Spoken Word with Electronics is an audio series delivering to you a two side recording of unusual stories paired with vintage modular electronic sounds
Hi, everyone, welcome back to the show. A few weeks ago I received my second vaccine shot. Ten days later I knew I was largely free to re-enter much of the world. I'd taken self-isolation pretty enthusiastically for fifteen months, to the equivalent that it felt like a space station in our home. Parts of me really loved it, other parts (like my socialized mental health) knew that the farther I got away from general society the more painful it would be in re-entry. So the process started this past week. I got an eggs benedict at a favorite local diner. I won't lie: The food felt great, the crowd felt tough. So a discussion on that, along with egg yolk facts, is on the menu for this episode. Life is like an egg yolk.
Also, starting this week's show is a multi-episode tribute to mail-order psychiatry lessons. The 1960s offered all kinds of learn-at-home options, and I've been collecting psychotherapy tutorials for a while. These things are awesome. This first one is Part One of "Anxiety", with raw audio here and a reblended track for Side A: "All of Us Develop Patterns". More psychiatry to come! An interesting component of the 1960s psychiatrist is they actually spoke with patients about their problems (not just their symptoms). The modern world is more split now with a therapist/psychologist being the empathic voice and the psychiatrist merely being the druggist. So these perspectives on the dual role (nurturer and prescriber) of psychiatrists in the 60s is really interesting.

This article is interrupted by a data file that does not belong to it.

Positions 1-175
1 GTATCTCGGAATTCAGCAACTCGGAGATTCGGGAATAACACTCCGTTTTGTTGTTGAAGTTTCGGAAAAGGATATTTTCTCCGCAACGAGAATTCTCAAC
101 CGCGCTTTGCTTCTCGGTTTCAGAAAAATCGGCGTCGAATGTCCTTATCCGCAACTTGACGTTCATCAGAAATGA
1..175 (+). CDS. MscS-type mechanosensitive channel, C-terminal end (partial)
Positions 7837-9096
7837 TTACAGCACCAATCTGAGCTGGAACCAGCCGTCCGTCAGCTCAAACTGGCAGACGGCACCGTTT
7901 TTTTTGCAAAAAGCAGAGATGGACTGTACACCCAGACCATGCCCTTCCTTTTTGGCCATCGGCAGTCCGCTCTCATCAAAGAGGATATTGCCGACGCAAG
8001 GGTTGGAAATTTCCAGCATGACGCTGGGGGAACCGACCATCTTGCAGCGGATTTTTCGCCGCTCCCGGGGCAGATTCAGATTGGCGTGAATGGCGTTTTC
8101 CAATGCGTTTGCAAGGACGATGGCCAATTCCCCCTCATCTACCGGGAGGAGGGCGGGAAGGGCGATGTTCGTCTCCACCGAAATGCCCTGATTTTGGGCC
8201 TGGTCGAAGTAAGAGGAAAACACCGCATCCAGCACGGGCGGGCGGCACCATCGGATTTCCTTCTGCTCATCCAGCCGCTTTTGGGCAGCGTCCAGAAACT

Demo for this week: AML 54F50 Diode Bridge Compressor
Finally, for Side B this week, a cool hardware demo. I had an opportunity to work with a Neve 2254-based Diode Compressor this month. Diode Bridge Compressors are wonderful analog tools, read about them here. They allow for a signal to punch and fade (or glow) almost simultaneously, making a very elastic and glued together sound. In memory of Rupert Neve, who passed away this year, I thought it would be cool to play the entire Introduction track through a 2254. Rupert Neve has reintroduced the 2254 but it lacks the sidechain limiter of the original. Audio Maintenance Labs in the UK makes the most exact recreation of the original 2254 (compare their clone to the real thing from 1969, it's uncanny) – So this week's Side B is a demo of the AML 54F50 Compressor / Limiter.
Thanks and have a good week, Ethan